I have seen pictures of dry bags that are tied to the thwart. Been looking for one. Any suggestions?
I use Baja Bags all the time, My favourite is a 35 l daypack that will also double as a food bag that I can hang by the shoulder straps
You can tie any dry bag to a thwart no problem! Just do it.
IF your question is “where to buy dry bags?” then we have a different answer
NSR, REI, are places for starters to get dry bags.
Most of the gear companies listed on Pnet have them too.
I need dry bags with side straps
For example, http://www.altrec.com/shop/detail/6307/?cm_mmc=paid%20search--inktomi--Dry-_-Watershed%20Ocoee%20Duffel%20Bag
This one at least has rings I can use.
You can’t go wrong with Watershed,
as durable and dry as any bag available. I have found occasionally that their hooks, loops, or closure are not quite where I would want them, but this is less of a problem in a canoe.
I have one of those and can vouch
Watershed dry bags are about as bombproof as one can get. I carry electronics in mine without a second thought. They also are easily attached to a canoe thwart or airbag lacing, using the built in cinch straps.
I agree, Water Shed bags are great.
I’ve flipped my raft twice in class IV -V water with expensive cameras on board. Watersheds leaked not a drop.
REMEMBER, 303 the seals.
Best quality for the money
for small and medium sized bags are the Tortugas line from Gaia Sports. Vinyl coated Nylon with great seams. They don’t get condensation in them in direct sun and I have really soaked them without leakage.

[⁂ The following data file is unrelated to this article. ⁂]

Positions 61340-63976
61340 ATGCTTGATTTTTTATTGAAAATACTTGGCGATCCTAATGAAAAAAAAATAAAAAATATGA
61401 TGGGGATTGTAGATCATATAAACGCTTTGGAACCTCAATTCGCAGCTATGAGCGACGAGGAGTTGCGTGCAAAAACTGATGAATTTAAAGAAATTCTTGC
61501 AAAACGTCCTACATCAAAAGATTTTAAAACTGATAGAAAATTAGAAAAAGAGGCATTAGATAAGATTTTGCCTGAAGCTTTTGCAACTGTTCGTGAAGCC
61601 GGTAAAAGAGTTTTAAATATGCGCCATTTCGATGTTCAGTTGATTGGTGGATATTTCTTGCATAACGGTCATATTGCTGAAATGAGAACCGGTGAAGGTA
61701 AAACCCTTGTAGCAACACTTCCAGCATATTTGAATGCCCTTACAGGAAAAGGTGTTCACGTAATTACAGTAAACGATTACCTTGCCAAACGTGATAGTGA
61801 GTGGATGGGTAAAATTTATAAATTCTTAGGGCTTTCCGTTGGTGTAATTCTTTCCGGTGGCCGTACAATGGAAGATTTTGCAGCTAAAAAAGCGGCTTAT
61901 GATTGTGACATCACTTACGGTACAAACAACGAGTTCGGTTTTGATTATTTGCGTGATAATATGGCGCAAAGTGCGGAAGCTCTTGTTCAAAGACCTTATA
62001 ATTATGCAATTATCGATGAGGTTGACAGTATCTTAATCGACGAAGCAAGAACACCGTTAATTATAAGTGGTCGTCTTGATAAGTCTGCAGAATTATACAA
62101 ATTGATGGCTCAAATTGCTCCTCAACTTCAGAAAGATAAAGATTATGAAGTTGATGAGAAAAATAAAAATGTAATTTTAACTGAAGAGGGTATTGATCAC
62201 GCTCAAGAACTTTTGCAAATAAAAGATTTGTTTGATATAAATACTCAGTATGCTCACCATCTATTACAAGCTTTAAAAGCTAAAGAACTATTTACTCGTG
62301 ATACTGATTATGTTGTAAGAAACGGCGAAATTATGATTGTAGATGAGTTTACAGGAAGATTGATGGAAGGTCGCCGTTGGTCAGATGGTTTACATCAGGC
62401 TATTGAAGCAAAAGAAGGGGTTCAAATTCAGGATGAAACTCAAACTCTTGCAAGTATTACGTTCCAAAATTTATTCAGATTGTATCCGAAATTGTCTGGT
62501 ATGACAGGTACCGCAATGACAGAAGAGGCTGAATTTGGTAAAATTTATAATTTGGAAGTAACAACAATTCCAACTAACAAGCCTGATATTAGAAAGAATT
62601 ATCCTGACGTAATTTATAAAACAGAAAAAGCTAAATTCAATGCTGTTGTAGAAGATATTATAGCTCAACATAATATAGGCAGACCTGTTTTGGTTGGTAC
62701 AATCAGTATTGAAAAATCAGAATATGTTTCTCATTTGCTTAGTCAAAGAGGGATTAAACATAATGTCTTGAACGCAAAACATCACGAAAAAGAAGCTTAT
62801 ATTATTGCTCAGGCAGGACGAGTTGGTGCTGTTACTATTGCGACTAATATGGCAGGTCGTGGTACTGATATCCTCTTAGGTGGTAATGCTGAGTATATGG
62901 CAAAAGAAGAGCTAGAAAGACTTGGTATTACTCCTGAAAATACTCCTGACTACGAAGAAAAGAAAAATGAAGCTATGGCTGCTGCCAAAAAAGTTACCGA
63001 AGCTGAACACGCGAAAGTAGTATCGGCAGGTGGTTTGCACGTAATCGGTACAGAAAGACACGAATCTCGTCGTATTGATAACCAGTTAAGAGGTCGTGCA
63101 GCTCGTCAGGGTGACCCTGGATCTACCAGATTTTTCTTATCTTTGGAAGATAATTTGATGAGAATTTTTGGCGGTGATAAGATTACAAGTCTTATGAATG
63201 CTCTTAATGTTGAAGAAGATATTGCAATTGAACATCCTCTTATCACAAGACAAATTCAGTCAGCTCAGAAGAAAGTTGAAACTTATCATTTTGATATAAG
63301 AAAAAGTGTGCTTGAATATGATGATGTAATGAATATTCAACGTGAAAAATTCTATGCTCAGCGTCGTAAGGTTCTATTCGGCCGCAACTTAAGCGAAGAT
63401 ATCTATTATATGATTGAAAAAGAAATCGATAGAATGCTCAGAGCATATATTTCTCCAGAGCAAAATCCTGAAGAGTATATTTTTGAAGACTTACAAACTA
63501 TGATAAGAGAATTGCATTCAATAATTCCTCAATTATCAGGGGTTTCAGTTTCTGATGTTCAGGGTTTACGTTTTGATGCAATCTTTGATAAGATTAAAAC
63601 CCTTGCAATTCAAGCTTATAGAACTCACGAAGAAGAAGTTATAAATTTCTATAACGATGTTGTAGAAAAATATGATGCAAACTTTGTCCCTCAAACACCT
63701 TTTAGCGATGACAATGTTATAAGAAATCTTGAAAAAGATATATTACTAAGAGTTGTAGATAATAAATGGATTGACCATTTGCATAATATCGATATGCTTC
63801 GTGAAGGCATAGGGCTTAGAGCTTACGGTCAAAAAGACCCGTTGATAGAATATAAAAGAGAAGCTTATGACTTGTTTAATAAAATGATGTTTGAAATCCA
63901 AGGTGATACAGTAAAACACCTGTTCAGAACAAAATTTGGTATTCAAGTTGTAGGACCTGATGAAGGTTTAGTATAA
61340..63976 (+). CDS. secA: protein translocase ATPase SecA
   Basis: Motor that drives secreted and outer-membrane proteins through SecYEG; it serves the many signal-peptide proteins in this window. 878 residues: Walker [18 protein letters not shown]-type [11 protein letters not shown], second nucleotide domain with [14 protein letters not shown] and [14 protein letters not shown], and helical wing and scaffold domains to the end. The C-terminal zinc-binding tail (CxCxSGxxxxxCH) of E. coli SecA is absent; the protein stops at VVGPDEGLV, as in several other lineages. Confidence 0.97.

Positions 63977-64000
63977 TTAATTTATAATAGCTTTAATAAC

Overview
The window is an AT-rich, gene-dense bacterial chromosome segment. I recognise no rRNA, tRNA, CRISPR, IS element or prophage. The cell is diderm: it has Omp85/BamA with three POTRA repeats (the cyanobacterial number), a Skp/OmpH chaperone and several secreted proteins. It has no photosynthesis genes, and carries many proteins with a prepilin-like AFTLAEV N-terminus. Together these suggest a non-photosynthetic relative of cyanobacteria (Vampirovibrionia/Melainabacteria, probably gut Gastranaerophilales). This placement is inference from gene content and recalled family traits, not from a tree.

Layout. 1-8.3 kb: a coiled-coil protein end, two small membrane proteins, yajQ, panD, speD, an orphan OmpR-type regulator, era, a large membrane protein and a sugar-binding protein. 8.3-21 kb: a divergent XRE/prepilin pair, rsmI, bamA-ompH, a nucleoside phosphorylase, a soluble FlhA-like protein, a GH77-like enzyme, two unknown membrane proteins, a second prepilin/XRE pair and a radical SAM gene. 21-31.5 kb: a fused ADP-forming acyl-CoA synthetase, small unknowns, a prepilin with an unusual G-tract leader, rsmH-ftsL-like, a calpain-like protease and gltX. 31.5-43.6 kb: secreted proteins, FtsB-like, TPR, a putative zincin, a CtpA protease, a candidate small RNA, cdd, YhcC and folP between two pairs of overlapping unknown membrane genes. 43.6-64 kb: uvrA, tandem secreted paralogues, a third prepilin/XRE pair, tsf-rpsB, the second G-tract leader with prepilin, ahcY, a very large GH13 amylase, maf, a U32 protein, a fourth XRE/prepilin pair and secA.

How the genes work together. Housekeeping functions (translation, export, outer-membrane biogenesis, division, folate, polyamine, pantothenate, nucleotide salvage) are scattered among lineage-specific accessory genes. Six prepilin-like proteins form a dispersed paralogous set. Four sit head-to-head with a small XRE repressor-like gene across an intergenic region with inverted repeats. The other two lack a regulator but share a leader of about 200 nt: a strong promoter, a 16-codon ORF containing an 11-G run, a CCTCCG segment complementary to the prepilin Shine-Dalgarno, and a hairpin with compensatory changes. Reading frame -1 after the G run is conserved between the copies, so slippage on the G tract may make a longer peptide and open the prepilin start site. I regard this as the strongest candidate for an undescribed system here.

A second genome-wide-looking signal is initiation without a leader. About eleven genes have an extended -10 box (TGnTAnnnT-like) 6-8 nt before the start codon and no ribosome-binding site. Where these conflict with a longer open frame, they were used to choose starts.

For large bags I also like their Galapagos zipper bags, They are great for being able to get stuff out without having to dig throught whole bag to find it,but at over $120 for the 5300 cubic incher, I will have to use my NRS Bill’s bags for a while longer.
were pure crap a few years ago. The lining would abrade off from the inside and voila you have a leaky nylon bag. I have no idea if things have improved since then since I never bought another of their products after getting all the food in one of their packs wet. THe lining had simply worn out after a year.
I would only trust a lined nylon bag with soft stuff and not food or hard edged articles. I do use the Sea To Summmit nylon bags with the interior coating and roll down closure. They really do work (especially the sil nylon ones which can generate a good vacuum) for soft goods.
Go with the heavier PVC bags like the Seal Line if you have edged things, or you are going to shove them through hatches.
I use either a 35 liter Seal Line Bag or a barrel for food.
has much improved. I also picked up a set of their canoe air bags last year that have done very well.